Adding Mental Health Benefits for Your Employees

A long-standing and common health concern, mental health disorders, including depression, anxiety, and stress, could affect at least one in five[1] of your employees at any given time. Employees could experience reduced focus, low productivity, or declining physical health. In fact, NAMI reports that 60% of people who have been diagnosed with a mental illness were not able to receive services in the last year.[2] Whether or not employees have access to health insurance that includes mental health benefits can be one of the primary deterrents in obtaining treatment.

 

While depression and other mental health conditions are common and could be easily treatable, they are still a significant health challenge for employers. However, loss of productivity due to untreated mental health conditions exceeds the cost of providing treatment eligibility through proper insurance coverage.

 

Consider adding one or more of the following strategies to your employee benefits plan:

  • Educate employees on self-awareness of how their mental health can affect their work environment and productivity.
  • Connect with a third-party employee assistance program (EAP) that employees can use as an outside resource.
  • Work with managers to foster a work environment or space that is ideal for employees and their peers to openly discuss mental health.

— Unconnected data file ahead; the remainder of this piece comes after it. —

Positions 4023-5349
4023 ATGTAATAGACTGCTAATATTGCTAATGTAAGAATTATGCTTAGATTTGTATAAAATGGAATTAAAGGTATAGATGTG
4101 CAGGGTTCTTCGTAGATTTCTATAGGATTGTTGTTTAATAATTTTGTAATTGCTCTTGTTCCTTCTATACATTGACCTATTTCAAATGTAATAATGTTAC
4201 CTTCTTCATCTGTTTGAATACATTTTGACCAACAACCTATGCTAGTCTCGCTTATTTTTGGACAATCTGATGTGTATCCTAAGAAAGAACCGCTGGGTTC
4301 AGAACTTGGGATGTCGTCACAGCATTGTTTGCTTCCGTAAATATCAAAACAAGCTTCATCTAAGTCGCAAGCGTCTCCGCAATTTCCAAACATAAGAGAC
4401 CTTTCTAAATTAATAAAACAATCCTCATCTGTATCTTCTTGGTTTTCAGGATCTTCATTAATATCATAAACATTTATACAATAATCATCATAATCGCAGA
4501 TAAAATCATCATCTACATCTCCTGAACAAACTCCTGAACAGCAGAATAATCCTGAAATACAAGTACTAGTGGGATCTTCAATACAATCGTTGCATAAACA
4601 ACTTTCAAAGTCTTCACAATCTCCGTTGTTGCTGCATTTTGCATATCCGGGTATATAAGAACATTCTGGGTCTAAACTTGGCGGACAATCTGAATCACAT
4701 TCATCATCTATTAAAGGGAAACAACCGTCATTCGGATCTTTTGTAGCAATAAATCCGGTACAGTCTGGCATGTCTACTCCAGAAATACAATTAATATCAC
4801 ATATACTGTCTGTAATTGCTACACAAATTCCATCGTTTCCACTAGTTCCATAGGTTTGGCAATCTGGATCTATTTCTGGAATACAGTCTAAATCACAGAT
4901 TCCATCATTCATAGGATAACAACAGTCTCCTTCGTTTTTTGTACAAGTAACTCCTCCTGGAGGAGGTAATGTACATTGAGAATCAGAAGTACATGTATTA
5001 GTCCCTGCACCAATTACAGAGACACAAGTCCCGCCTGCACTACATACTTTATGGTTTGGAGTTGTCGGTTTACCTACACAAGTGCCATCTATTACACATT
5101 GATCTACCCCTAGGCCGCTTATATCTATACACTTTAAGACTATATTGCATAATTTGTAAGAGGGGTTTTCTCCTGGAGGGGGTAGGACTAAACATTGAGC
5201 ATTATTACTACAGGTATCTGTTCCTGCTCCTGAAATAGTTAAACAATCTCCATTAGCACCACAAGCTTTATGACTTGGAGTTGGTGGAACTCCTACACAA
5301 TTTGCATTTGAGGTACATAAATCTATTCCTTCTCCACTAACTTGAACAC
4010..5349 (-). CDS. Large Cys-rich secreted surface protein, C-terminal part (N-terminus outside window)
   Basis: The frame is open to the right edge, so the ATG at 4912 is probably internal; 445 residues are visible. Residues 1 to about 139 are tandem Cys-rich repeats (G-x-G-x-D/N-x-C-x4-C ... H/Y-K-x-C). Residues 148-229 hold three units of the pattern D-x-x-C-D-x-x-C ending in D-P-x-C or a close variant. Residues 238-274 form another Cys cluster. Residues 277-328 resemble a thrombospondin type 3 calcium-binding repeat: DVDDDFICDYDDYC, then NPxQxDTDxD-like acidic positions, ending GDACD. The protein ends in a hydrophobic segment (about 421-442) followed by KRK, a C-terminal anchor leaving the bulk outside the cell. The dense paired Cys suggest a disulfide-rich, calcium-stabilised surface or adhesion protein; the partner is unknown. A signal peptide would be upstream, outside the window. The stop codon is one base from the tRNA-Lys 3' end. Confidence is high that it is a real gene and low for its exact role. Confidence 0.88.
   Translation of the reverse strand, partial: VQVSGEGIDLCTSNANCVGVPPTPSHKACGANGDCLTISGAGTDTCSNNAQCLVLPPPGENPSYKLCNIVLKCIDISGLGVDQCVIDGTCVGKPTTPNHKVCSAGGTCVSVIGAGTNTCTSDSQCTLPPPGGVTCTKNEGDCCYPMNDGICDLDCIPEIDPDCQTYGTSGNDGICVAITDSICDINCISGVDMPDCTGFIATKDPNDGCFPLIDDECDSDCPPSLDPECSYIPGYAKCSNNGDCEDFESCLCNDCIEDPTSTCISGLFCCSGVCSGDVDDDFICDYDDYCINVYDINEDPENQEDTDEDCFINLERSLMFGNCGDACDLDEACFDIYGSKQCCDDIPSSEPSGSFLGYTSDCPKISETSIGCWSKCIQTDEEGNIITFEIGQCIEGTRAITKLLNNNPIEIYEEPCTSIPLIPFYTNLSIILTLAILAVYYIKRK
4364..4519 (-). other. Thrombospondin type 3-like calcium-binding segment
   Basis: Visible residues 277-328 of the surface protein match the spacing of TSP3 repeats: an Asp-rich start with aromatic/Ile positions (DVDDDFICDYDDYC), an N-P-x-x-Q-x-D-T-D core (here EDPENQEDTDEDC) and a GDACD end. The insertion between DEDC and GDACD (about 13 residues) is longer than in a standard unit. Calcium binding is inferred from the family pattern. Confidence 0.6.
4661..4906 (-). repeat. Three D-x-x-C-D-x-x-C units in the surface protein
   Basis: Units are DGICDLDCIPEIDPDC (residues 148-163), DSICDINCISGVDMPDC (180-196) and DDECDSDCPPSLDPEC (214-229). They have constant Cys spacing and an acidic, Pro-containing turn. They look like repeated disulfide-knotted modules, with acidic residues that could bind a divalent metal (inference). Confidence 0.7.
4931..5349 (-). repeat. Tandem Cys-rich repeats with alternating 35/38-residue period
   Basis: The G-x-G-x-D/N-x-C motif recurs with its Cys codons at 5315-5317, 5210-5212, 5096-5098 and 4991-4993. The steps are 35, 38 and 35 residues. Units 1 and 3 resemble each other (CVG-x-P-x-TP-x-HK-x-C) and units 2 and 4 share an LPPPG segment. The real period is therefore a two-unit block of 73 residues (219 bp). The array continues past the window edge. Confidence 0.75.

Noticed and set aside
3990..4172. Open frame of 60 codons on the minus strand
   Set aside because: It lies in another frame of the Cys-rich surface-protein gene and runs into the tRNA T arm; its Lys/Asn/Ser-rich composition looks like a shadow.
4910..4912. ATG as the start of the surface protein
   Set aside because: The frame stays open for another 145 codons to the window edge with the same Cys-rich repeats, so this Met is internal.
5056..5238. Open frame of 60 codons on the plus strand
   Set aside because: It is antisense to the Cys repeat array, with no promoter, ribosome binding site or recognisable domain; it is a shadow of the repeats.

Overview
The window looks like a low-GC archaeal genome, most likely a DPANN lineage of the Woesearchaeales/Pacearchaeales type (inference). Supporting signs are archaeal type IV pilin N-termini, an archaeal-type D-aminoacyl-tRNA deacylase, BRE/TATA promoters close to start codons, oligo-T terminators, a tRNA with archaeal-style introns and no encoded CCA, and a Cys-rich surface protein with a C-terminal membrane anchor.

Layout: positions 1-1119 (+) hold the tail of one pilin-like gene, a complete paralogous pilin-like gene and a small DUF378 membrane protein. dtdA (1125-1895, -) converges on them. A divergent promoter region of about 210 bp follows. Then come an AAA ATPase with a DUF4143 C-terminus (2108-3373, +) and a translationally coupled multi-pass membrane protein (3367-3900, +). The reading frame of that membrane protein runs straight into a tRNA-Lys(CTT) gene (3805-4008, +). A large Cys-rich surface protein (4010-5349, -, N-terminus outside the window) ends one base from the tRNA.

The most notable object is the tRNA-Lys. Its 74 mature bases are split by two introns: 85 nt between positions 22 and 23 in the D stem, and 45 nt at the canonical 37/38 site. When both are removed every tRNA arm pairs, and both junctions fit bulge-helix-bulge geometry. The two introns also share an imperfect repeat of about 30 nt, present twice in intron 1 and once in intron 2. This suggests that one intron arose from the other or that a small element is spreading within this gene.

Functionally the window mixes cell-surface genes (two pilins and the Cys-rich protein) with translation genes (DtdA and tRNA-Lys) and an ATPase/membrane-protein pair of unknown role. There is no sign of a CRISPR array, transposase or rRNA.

• Facilitate mental health screenings or enlist the assistance of primary care physicians.

 

Studies suggest, “In the long term, costs spent on mental healthcare may represent an investment that will pay off—not only in healthier employees but also for the company’s financial health.”

 

 

For example, employers who focused on improving employee mental health saw a favorable uptick in employee job satisfaction and productivity. A direct impact on the employee and the company, overall.

 

While eliminating all of life’s stresses is unreasonable, there are numerous ways employees can take charge of their mental health outside of traditional treatment.

  • Take breaks to manage your stress and keep it under control.
  • Inquire about the in-place EAP or suggest starting or adding one to the existing docket of employee benefits.
  • Use a physical planner to help prioritize your day and most important responsibilities.
  • Make sure you’re getting enough sleep (at least seven hours) to keep your physical and mental health in check.

 

Human Capital finds employers who take steps to address mental health in the workplace throughout the year to be an incredibly important aspect of the success of the business. Contact us to learn more about integrating this type of benefit into your existing health insurance coverage.

 

 

[1, 2] NAMI: Mental Health Facts in America Infographic

3 Harvard Medical School: Mental Health Problems in the Workplace